Do I have an internet presence? Can I name specific groups who'll be interested in my work? For instance, if my main character is a landscaper, gardeners will be interested. If my protagonist is a cook, anyone who cooks at home or for a living could be interested. Some writers feature cats. Some writers become known for the area about which they write whether it's a city or a state. What groups do I belong to--a doctor has colleagues, a member of Sisters in Crime has a network of reader-writers.

When a my writing is accepted for publication, the importance of being out there and having a recognizable name becomes even more vital. Can I get a copy to a reviewer--preferably one who's going to give me a great review? Now is the time to remind all the groups I've been cultivating that they want to buy my book.

Once my book is published, I'll stagger from bookstore to bookstore with copies that I'll sign for whoever shows up to listen to me talk about something I've worked on for one, five, ten years. Writers have bookmarks and postcards printed to advertise their work. Writers with a book that features a landscaper protagonist might hand out a bag containing a miniature set of garden tools. Any publicity is good publicity. Maybe I could arrange to participate in a sex scandal or a messy divorce--just kidding.

I've known midlist authors who do research and put a tremendous effort into the writing of their novels who are dropped by their publishers because they don't sell enough copies. They're never going to be bestsellers like John Grisham. So how can I increase the number of people reading my books?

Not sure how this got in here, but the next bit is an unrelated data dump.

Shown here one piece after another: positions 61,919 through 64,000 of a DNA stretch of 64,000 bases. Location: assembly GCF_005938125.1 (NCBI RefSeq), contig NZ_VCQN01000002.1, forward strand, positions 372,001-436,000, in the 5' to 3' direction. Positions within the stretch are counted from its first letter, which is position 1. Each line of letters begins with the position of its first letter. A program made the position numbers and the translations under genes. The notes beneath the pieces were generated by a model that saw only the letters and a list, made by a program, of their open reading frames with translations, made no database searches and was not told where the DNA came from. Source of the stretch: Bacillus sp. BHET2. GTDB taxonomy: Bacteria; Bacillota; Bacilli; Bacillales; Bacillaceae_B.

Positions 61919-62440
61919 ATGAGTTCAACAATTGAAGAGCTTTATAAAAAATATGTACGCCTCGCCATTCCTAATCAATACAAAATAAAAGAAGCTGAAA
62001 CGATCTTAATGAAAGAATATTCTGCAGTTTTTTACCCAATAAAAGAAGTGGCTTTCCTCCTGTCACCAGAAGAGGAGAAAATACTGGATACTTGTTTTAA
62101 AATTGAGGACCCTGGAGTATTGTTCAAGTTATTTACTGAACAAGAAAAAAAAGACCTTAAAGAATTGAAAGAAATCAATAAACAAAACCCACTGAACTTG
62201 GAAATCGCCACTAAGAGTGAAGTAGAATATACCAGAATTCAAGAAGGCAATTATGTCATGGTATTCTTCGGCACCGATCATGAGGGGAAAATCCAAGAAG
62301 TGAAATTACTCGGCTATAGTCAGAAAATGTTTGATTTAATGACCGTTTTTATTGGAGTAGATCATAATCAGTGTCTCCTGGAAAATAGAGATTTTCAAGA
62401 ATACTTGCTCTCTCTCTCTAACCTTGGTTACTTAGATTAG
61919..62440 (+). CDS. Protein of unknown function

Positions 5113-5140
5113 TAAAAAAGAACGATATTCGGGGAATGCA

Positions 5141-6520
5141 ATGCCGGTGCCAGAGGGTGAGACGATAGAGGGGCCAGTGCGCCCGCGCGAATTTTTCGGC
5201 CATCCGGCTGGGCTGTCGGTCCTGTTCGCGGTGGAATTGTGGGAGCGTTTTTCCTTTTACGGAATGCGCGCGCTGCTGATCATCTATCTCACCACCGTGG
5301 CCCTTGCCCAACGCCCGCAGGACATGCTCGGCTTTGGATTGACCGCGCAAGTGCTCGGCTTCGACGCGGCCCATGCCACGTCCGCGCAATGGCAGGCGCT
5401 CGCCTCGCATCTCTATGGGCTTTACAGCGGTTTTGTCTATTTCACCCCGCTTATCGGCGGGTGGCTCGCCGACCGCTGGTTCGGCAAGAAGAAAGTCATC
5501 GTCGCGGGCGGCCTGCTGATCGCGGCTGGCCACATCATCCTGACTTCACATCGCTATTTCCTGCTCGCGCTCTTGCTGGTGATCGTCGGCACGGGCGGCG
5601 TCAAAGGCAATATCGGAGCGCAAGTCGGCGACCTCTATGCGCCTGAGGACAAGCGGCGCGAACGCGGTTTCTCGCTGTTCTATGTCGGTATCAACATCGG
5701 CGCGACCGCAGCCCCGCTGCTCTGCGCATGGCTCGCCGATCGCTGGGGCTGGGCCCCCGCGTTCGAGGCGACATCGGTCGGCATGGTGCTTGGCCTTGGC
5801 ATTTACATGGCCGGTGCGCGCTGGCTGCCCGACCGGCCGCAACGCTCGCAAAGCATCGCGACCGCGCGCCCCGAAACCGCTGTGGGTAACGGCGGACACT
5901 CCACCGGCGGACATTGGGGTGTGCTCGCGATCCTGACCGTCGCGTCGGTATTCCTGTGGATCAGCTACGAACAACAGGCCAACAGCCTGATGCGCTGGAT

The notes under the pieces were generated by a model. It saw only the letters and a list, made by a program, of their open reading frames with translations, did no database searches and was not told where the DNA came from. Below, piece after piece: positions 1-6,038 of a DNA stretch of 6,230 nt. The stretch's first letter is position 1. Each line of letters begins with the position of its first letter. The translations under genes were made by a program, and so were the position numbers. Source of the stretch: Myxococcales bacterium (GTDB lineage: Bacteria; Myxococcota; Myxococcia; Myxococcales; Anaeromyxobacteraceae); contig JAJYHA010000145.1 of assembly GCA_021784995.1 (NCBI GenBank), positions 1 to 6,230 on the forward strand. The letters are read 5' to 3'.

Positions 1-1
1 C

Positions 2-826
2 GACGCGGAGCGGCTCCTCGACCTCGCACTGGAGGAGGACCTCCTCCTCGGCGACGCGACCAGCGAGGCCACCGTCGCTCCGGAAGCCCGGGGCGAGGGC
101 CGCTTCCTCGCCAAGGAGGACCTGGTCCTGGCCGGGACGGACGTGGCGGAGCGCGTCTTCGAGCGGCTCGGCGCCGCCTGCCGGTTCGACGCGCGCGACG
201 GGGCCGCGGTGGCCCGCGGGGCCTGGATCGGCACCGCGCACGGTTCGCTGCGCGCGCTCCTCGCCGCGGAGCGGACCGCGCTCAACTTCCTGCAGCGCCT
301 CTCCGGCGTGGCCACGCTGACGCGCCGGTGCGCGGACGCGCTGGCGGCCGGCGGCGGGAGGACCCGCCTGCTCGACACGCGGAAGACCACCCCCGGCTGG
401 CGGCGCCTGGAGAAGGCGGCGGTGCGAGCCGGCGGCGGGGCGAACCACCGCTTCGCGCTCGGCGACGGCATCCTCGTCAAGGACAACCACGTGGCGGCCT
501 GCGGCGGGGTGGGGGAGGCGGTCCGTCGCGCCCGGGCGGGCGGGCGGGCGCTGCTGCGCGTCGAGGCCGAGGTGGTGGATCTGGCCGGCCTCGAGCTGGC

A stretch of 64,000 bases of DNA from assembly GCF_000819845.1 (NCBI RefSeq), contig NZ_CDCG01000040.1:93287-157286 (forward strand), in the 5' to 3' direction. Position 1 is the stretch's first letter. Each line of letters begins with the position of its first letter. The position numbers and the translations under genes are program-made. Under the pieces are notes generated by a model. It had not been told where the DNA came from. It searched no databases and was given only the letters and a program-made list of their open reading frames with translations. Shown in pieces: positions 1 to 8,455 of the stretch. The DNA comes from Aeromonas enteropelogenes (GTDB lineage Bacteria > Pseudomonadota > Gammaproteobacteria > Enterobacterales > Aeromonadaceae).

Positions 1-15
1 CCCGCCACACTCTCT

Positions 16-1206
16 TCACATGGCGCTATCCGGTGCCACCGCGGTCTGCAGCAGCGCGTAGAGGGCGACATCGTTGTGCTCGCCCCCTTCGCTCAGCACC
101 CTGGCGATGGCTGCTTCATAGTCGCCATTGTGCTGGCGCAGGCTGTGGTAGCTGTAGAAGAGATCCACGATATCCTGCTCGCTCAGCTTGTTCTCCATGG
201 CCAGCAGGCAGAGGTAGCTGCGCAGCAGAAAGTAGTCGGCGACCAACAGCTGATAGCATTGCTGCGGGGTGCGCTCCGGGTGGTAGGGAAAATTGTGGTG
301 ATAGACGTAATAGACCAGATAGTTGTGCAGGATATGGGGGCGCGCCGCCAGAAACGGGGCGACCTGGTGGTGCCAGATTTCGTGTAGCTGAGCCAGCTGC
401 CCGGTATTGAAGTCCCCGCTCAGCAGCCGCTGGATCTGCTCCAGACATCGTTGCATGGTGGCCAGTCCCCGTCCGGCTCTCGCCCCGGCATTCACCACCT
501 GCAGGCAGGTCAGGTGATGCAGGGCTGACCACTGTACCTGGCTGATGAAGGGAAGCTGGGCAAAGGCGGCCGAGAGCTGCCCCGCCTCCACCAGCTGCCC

I could make myself a brand. Janet Evanovich has Stephanie Plum. (Evanovich if a memorable last name). Agatha Christie had Hercule Poirot and Miss Marples. I learned in a business class for medical personnel that brands come from companies that meet expectations. A customer goes to McDonalds expecting a cheeseburger and that's what they get with the taste they recognize from the thousands of other cheeseburgers they've consumed. From a medical standpoint, I guess that means if I go into hospital to have my appendix out, that's what I expect. I don't want a savvy resident to recognize that I have a brain tumor and remove that as well. It is possible for a business person to exceed expectations but that's tricky. Consumers know the brand and they're not sure if change is good. For many people food just doesn't taste the same without the triglycerides.

I don't like the idea of becoming a salesperson. I'd probably have a problem selling water to someone lost in the desert. However, I've heard of authors of several published books talk about taking over their product. They decide how their latest book is to be published and they resurrect all their books that are out of print. Then, they market their books to loyal readers and to new readers they catch at conferences, bookstores, through the web, and by any other means that draws attention to their name and product. They are entrepreneurs.

To be an entrepreneur, that's something I wouldn't mind achieving. Entrepreneurs have moved society from banging out hieroglyphics on pieces of stone to printing to downloading on kindle. I just hope I can keep up with where story-telling is going.

Pauline